Digital Spot Tone

Note: I let life and some projects around the house get in the way of posting.

For the past couple of weeks I have been going through folders with names like: Go Through This, Scanned Film, Photos for LR, etc. I started doing this because it seemed like a logical first step in trying to restart my creativity.

I have been re-editing a variety of scanned images. These scans were made on Flextight X1 scanner and were all made about 6 or 7 years ago. I had intended to work on these images before now, but life happens. So, I have been opening images in Photoshop, zooming into about 200%, and using the spot healing brush to remove dust and scratches. Each image, which I scanned rather larger, takes about 40 to 60 minutes to clean up. Then, I color correct and tone the image. A folder named to LR is where they end up before I eventually move them to they new home.

Why use film? This process is tedious and mind numbing. For a variety of reasons I have always used cheaper film, which does have a certain look to it. If I want to use film, I want it to look like film. In terms of color negative film the choice boils down to Kodak Portra (which has a certain look). Or Fujifilm Pro 400H (which I never use because it is expensive) or Superia 200 (which I use in bright light) or Superia 800 (which I used if I needed faster film). At some point I probably switched to Superia 400 (to split the difference).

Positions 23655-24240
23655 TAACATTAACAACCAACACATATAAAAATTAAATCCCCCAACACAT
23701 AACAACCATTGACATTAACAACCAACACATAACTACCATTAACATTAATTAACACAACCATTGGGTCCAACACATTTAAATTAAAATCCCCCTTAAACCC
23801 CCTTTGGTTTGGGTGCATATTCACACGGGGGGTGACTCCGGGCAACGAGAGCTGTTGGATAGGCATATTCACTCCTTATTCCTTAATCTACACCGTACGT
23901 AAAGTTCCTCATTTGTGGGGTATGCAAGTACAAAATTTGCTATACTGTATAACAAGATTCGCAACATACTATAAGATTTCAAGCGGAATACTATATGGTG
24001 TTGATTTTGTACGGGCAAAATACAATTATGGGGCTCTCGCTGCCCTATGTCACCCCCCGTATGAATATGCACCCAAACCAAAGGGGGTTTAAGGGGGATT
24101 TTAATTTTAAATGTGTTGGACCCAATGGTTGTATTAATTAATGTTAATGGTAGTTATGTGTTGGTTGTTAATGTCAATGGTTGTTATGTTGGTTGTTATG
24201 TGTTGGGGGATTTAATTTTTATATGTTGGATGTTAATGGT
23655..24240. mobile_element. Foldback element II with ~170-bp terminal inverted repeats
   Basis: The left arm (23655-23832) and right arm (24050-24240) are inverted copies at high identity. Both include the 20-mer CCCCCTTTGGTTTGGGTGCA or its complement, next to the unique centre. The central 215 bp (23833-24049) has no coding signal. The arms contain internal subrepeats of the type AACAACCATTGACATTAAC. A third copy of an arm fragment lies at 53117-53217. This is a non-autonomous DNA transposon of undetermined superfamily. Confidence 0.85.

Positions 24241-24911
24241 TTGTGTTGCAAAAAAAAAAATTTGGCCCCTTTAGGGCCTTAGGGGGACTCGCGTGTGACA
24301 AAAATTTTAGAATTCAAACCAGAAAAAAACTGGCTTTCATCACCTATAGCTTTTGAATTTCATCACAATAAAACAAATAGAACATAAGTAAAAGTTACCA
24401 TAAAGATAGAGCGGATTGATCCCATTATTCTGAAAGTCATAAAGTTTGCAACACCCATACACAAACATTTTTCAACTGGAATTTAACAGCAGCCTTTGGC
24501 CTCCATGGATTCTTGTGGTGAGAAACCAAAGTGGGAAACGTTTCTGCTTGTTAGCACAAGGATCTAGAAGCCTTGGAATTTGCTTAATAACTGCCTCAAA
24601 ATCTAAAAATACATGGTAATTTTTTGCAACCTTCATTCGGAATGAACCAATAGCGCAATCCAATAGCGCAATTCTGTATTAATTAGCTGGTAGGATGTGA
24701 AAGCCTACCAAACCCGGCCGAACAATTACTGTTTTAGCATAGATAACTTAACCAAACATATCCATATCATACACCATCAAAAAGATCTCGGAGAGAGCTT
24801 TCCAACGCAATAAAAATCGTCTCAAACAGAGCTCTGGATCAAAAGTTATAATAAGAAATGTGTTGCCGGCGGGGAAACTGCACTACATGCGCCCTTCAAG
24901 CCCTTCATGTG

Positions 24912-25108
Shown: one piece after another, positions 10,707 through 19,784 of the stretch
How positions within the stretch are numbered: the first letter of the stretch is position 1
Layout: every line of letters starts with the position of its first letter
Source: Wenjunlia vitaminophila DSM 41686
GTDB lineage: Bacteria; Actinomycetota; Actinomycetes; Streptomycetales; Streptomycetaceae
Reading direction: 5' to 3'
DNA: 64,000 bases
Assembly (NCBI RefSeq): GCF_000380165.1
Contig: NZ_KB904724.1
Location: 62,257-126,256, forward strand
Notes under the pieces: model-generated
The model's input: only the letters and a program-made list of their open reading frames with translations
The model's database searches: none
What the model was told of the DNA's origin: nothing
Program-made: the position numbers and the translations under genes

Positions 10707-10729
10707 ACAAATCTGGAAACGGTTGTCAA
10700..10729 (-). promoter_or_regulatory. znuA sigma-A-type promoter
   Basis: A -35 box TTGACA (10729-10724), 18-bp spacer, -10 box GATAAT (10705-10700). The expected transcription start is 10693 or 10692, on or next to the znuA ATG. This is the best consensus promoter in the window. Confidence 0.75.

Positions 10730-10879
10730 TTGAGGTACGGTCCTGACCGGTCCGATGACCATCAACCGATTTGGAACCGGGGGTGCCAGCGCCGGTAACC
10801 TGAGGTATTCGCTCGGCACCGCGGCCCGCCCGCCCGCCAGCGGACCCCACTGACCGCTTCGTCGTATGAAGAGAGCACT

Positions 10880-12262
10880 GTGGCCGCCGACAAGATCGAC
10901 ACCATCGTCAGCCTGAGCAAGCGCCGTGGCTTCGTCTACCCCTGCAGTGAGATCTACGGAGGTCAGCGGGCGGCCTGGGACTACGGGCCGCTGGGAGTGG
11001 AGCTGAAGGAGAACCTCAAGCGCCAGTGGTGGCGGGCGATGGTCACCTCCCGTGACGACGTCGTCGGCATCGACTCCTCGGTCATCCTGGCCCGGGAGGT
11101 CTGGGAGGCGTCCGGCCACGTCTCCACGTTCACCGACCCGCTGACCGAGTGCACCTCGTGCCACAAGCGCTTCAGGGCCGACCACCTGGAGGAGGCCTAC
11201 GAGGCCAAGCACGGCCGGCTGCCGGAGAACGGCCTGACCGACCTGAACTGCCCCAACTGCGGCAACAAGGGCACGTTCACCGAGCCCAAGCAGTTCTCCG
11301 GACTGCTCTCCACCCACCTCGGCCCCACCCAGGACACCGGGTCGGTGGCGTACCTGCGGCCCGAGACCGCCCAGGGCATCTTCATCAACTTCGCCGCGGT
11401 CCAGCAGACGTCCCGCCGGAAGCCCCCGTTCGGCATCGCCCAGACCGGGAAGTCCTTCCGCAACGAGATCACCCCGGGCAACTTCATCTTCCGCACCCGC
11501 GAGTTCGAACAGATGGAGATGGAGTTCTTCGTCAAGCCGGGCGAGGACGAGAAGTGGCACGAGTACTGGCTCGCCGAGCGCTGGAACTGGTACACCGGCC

I use Fujifilm because it is the film I used back in my newspaper days. Also, Portra is popular right now, and I tend to go against the popular methods of working photographers. That means I use 35mm cameras without fill flash and Fujifilm. There are a lot of film photographers out there using larger formats and fill flash. They also tend to use Portra. Most times, if I reach for film, it will be black and white, and probably Kentmere 400, which is cheaper. It looks like black and white film. The grain is a bit stronger, especially when it is pushed. Like I said, if I use film, I want it to look like film.

Unlike many art photographers I do not have a problem with film grain. There are times where I wish I used better film though. I think that would solve my problems.

I have run into some students that feel that dust and scratches on a scan make it a more meaningful picture. This is a falsehood. It just means you are lazy and sloppy. The generation I came up in was more willing to express that idea to each other. I like the idea of the darkroom. The process of spotting a print takes a lot of practice. The spot healing brush in Photoshop makes life so much easier, even though the process is more than a bit dull and repetitive.

More later.